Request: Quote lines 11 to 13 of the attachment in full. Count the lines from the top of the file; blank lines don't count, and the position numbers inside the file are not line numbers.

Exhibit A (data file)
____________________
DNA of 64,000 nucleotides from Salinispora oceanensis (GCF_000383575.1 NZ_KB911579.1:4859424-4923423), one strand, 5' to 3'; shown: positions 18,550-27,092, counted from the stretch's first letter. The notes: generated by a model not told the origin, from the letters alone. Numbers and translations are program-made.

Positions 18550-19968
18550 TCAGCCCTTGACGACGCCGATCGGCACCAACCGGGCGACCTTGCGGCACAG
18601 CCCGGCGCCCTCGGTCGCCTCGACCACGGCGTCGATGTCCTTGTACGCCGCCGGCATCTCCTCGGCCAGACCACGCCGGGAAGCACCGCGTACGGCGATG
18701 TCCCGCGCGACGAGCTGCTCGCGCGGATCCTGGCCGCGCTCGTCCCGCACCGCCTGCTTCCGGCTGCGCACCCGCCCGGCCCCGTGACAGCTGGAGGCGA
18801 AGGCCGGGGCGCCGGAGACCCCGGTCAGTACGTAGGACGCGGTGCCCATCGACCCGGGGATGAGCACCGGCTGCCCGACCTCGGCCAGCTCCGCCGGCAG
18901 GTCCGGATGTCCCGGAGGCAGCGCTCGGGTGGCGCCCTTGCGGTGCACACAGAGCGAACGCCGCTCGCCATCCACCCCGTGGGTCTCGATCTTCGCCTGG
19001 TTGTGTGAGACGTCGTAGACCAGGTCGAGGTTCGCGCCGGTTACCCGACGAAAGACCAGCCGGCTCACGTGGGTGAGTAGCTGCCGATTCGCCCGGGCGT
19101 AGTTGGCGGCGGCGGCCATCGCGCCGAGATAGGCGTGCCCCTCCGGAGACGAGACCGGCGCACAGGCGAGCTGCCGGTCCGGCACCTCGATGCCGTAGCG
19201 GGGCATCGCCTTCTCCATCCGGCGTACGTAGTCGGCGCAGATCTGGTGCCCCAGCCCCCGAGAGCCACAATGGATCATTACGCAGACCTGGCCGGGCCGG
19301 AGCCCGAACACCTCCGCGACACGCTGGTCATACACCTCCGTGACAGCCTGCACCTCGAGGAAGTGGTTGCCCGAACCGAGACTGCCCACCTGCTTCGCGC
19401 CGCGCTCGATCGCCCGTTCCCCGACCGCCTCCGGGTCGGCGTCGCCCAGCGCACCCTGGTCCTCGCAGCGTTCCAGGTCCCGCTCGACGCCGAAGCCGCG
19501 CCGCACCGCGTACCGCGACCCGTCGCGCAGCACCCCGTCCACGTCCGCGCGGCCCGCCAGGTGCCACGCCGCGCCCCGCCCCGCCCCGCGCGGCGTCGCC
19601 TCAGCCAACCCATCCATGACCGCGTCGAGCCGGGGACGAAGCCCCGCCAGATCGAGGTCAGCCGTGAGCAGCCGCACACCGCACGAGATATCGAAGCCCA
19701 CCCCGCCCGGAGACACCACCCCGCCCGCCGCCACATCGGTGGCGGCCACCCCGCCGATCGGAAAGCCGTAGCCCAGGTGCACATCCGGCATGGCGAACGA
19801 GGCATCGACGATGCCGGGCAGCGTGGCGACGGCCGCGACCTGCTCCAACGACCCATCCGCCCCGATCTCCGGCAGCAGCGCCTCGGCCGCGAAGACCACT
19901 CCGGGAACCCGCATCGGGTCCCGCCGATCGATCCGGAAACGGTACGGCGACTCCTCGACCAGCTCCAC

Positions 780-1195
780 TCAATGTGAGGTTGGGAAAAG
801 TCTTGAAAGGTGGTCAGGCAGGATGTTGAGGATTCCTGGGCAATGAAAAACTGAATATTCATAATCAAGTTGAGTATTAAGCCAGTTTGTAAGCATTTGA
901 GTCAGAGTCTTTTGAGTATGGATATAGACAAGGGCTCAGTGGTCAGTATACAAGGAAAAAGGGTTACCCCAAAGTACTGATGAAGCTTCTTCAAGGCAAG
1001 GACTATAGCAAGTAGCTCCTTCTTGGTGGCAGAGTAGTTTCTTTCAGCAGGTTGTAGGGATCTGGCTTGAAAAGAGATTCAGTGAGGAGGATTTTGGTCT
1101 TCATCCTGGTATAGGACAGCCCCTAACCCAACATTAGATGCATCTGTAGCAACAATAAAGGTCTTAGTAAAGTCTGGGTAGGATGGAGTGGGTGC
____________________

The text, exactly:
19301 AGCCCGAACACCTCCGCGACACGCTGGTCATACACCTCCGTGACAGCCTGCACCTCGAGGAAGTGGTTGCCCGAACCGAGACTGCCCACCTGCTTCGCGC
19401 CGCGCTCGATCGCCCGTTCCCCGACCGCCTCCGGGTCGGCGTCGCCCAGCGCACCCTGGTCCTCGCAGCGTTCCAGGTCCCGCTCGACGCCGAAGCCGCG
19501 CCGCACCGCGTACCGCGACCCGTCGCGCAGCACCCCGTCCACGTCCGCGCGGCCCGCCAGGTGCCACGCCGCGCCCCGCCCCGCCCCGCGCGGCGTCGCC